There are identifiable details in my works, including details of ornamentation, which has, admittedly, gone through a filtering process. The pictures also have more personal themes, such as the subject of nature, which is familiar from my earlier works, as well as organic themes connected with botanical forms. My works are not, however, based on the precise mathematical requirements of ornamentation and arabesques. Neither is the purpose of my paintings to serve as a channel for meditation or other mental concentration. My ornamentation and figure skating on the picture surface is disobedient, undisciplined and has a mind of its own. I try to ensure that my work has something organic, unknown and undetermined, which is outside the frame of reference and codes of culture, something which arouses an immediate feeling and which lets the viewer's own imagination run free."
Aikamuoto, Contemporary Art from Tampere, Tampere Art Museum, exhibition catalogue, 1999, Finland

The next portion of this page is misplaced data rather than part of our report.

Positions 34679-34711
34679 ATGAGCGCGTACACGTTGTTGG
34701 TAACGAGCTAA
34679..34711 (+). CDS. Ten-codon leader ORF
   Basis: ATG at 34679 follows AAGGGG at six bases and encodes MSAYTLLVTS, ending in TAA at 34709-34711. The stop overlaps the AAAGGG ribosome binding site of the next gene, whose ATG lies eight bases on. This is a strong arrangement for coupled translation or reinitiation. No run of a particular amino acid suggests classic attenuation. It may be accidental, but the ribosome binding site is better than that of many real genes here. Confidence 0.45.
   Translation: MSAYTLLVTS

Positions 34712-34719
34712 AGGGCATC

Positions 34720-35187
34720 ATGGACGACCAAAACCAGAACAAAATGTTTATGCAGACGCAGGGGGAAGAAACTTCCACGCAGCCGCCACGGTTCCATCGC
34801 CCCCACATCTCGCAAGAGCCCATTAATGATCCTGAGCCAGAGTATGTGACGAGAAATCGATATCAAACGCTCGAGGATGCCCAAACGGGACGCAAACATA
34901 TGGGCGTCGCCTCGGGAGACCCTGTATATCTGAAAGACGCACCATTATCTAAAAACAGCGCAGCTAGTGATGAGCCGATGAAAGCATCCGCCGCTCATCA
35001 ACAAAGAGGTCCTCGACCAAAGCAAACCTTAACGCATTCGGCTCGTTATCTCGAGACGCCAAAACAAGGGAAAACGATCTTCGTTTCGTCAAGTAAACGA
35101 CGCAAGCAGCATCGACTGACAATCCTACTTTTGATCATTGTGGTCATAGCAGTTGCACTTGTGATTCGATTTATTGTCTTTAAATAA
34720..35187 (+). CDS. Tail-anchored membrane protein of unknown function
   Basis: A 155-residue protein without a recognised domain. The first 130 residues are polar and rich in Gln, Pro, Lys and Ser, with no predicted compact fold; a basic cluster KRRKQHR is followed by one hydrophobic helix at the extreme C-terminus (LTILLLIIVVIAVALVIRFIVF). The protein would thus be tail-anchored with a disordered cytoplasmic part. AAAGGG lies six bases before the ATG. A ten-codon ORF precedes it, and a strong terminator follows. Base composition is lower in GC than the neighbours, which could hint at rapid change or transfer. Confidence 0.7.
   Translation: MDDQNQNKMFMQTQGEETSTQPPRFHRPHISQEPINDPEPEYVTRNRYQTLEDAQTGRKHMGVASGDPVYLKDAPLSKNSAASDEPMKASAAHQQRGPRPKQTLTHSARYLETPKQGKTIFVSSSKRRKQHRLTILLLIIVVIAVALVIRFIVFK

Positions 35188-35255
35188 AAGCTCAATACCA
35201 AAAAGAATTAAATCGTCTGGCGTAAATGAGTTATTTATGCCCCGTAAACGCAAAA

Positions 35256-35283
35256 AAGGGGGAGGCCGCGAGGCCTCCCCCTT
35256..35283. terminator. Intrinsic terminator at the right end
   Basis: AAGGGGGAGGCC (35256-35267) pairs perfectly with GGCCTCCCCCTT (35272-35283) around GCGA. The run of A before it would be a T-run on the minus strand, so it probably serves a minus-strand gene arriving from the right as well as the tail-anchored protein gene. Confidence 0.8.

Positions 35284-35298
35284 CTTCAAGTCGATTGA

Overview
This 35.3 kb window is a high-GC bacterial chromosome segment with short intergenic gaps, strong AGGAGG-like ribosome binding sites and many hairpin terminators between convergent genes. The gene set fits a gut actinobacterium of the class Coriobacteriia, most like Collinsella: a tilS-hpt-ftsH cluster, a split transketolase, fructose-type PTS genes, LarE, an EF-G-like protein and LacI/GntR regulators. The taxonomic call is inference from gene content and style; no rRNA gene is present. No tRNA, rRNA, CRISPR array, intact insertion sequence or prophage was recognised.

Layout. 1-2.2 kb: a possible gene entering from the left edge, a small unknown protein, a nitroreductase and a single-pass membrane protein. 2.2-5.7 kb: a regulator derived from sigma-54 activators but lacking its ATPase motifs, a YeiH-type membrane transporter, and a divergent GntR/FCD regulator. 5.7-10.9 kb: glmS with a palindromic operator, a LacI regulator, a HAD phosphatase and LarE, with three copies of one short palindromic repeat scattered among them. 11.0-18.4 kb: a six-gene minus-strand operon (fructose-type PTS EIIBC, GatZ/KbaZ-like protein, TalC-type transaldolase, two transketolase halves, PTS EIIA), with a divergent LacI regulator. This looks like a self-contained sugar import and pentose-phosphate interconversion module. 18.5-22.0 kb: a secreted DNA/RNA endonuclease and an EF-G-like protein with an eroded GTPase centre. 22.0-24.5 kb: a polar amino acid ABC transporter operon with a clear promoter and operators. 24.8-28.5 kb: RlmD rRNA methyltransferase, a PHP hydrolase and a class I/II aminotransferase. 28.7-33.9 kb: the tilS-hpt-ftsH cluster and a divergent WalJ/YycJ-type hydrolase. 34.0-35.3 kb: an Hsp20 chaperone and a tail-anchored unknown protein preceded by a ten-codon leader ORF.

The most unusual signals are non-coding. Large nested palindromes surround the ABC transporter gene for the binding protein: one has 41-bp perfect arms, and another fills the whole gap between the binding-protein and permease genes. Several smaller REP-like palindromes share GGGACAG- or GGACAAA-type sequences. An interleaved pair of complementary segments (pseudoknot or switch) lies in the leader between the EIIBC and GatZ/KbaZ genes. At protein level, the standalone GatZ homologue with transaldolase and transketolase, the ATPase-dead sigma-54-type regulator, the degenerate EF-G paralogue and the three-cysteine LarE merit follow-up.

At first glance, the works of IRMELI MÄKILÄ's (born 1957) and Teemu Saukkonen suggest a similar artistic approach. Indeed, during the last few years, Mäkilä has also had a predilection for attaching concrete objects and other visual signs to Expressionist colour surfaces. Dynamic surface treatment is not an expression of emotion in Mäkilä's any more than in Saukkonen's art, but instead it marks the degree of intensity. The similarities between the two artists extend no further than the painted surface. In their search for new esthetic meanings, the artists have drawn from different sources: Mäkilä from nature and Saukkonen from the layers of our collective consciousness. In the case of Mäkilä, one should put strong emphasis on the multiple meanings of the concept of "nature", because there has never been an imitative relationship between her art and nature.